Ranking The Most Disappointing Seasons In New York Mets History 1
MIAMI, FL - JUNE 27: Yoenis Cespedes #52 of the New York Mets looks on during a game against the Miami Marlins at Marlins Park on June 27, 2017 in Miami, Florida. (Photo by Mike Ehrmann/Getty Images)

Fans of the New York Mets are used to disappointment. Does the 2017 season rank among the most disappointing in team history?

It’s not easy being a fan of the New York Mets.

Whether it’s questionable decisions by ownership and the front office or refusing to promote top prospects (#FreeDominicSmith), there’s nothing Amazin’ about cheering for the Mets.

Yet that’s exactly what we do. Maybe it’s because Mets fans are eternal optimists. Maybe we believe that things can’t possibly get any worse. Or maybe, deep down, we just love the torment that comes along with cheering for the orange-and-blue.

Whatever the reason, Mets fans remain loyal to their team. Loyal in spite of the fact that, far too often, the team has failed to deliver. Disappointment, we know you all too well.

So let’s take a trip down painful memory lane, shall we? What follows is a look at the most disappointing teams in Mets history. These rankings are largely subjective, but we did consider the expectations heading into that particular season.

Dishonorable Mention

2001: 82-80, Third place in NL East

After making deep postseason runs in 1999 (National League Championship Series) and 2000 (World Series), expectations were high for the Mets in 2001.

But the Mets struggled out of the gate. By mid-August, they were 54-68, nearly 14 games out of first place. But they finished August strong, going 10-3 in their last 13 games.

September started just as well, with the team winning seven of its first nine games. Then the tragedy of 9/11 struck and baseball shut down for a week.

While the Mets remained hot and Mike Piazza delivered one of the most memorable moments in NY sports history, it wasn’t enough. They’d finish the season six games out of first place.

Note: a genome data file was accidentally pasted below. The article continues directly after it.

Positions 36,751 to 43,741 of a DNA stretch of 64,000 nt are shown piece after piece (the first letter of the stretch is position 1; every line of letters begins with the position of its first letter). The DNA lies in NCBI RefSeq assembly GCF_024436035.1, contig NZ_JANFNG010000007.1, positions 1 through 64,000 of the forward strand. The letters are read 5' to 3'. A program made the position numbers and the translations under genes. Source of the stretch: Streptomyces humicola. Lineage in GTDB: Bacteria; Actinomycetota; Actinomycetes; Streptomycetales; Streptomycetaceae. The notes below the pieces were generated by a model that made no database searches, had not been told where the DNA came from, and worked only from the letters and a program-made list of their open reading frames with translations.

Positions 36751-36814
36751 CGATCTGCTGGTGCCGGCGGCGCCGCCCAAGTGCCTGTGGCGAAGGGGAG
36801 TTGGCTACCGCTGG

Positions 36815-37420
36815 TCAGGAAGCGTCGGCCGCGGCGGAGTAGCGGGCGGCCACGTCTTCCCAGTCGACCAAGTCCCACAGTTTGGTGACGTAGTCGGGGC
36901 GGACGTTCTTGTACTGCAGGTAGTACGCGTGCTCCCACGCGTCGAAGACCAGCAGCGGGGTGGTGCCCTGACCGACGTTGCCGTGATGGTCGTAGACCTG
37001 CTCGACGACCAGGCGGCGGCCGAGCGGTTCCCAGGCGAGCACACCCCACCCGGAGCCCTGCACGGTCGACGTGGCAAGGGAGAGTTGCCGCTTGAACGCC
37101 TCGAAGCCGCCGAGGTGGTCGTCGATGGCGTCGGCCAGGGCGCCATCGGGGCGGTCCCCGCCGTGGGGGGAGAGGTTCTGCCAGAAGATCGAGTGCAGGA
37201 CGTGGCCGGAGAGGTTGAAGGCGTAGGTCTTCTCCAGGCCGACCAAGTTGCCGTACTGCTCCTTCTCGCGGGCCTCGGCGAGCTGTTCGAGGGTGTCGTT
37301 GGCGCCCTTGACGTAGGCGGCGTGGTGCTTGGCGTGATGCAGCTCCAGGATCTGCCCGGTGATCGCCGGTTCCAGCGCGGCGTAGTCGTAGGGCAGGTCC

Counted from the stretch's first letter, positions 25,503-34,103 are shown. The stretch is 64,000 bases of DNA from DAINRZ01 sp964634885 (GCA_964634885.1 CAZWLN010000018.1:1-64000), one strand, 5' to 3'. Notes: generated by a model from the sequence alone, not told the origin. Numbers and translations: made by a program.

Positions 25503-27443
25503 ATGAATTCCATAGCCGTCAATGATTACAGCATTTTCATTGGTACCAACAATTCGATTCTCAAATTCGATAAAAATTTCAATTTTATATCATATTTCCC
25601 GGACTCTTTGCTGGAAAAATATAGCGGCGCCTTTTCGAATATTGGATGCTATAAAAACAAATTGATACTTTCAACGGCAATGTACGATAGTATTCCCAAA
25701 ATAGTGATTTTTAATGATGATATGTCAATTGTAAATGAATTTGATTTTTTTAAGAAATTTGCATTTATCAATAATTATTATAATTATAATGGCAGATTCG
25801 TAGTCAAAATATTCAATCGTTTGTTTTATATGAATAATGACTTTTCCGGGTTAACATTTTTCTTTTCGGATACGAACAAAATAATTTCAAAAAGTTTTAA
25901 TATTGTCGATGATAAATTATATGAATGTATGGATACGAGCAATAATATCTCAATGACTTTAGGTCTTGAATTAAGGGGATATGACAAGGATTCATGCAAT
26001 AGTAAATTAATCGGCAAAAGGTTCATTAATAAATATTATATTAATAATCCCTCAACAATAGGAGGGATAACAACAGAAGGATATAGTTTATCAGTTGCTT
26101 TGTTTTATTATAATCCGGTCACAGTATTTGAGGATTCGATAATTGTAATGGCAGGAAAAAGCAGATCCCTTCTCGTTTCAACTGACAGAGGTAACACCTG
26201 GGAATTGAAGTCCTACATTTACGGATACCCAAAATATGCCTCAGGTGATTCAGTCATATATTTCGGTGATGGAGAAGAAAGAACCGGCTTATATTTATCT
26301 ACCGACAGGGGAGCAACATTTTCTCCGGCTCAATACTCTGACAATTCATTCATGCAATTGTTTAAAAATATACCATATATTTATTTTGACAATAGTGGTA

5. 2017: 50-61, Fourth place in NL East

You know the story—you’ve lived through it. Injuries decimated the team, ruining whatever chances the Mets had to contend early. The last time the Mets were within 10 games of first place? July 2.

So far, Jacob deGrom has been the only starting pitcher to avoid the disabled list. Yoenis Cespedes, the $110 million man, missed more than a month due to injury and hasn’t come close to living up to expectations.

Sure there have been some bright spots, like Michael Conforto’s resurgence and Amed Rosario finally getting the call to the majors. But they only leave fans wondering ‘what if?’ ‘What if this team could have stayed healthy?’ That’s disappointing.

4. 1988: 100-60, First place in NL East

Unlike the previous year, the Mets stayed healthy and rolled to their second division title in three years. Once the club took sole possession of first place on May 5 it never looked back, winning the division by an impressive 15 games.

Cone (20-3), Darling (17-9) and Gooden (18-9) led baseball’s best rotation. Darryl Strawberry (39 HR, 101 RBI, .915 OPS) finished second to Los Angeles’ Kirk Gibson in the National League MVP voting.

But for all their success, it was Gibson and the Dodgers that would bring the Mets season to a disappointing finish. Darling got shelled in Game 7 of the National League Championship Series (1 IP, 6 H, 6 R, 4 ER), while Orel Hershiser tossed a complete-game shutout, scattering five hits en route to the World Series.

3. 1987: 92-70, Second place in NL East